NEW YORK – A state court has agreed to a request made by credit union taxi medallion lenders to temporarily block implementation of a city law that would vastly increase the amount of taxis to the detriment of those already financed by credit unions.

The court also issued an order to show cause requiring the city and Mayor Bloomberg to explain the rationale behind the new law.

The New York Supreme Court, the trial court for the city, agreed to issue a temporary restraining order, while it considers the legality of the law, known as the HAIL Act. "The question here is basically whether the number of taxi medallions and the rules of outer-borough hails is primarily a matter of local or state concern," ruled the court in issuing the halt to the new law.

In his ruling, the judge wrote “plaintiffs are likely to succeed” on their claims that the state taxi law, signed by Governor Andrew Cuomo in February, violates the state constitution.

The judge was responding to three separate suits filed by medallion owners and medallion underwriters: the credit union group, the Metropolitan Taxicab Board of Trade, and the Greater New York Taxi Association, all of whom argued that the law violated the constitution and that it undermined the street-hail exclusivity upon which the million-dollar value of their medallions was based.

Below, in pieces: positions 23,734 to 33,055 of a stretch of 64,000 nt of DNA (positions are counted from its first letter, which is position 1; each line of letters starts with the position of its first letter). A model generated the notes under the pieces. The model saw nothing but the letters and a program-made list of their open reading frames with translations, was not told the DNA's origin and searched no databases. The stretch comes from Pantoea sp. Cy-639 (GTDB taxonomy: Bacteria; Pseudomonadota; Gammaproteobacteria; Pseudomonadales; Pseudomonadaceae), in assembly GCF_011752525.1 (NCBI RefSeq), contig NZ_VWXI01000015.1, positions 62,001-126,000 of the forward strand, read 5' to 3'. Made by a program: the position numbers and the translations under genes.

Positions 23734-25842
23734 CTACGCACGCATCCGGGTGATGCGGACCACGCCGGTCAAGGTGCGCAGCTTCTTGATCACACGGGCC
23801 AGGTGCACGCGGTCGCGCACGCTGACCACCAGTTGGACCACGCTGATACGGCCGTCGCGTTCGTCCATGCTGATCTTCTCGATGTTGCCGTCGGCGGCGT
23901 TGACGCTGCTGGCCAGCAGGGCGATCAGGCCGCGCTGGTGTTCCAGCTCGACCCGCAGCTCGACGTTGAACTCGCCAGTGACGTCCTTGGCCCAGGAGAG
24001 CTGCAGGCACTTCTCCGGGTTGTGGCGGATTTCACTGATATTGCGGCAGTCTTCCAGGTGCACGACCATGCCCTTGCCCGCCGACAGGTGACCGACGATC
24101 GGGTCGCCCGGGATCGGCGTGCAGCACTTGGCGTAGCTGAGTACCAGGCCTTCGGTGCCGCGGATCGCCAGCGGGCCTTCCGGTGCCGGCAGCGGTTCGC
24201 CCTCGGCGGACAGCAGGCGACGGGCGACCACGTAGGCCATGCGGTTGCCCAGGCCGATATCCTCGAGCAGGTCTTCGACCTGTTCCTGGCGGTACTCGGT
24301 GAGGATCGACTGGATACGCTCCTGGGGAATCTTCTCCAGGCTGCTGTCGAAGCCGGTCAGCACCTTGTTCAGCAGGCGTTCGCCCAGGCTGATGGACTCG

The law would implement Mayor Bloomberg’s 2011 plan to create a new class of up to 18,000 taxis authorized to pick up street hails in Brooklyn, Queens, the Bronx, Staten Island and much of Manhattan, in direct competition with the City’s iconic yellow cabs, and that authorizes the mayor to approve 2,000 new yellow cab medallions.

The credit union group, known as the Taxicab Service Association, alleges that the HAIL Act violates long-standing State constitutional principles that prohibit the State and the Mayor from interfering in the New York City Council’s regulation of the local taxi industry; that, if implemented, the new law will devalue yellow taxi medallions.

The suit, filed in New York State Supreme Court, New York County, alleges the Mayor’s Taxi and Limousine Commission has illegally begun to implement the Act without a proper review of the potentially disastrous environmental impact of 18,000 street hail livery vehicles on the City’s air and noise quality, traffic congestion, and neighborhood character.

Several individual credit unions have joined the suit, including Lomto FCU, Melrose CU, Montauk CU and Progressive CU.

 

 

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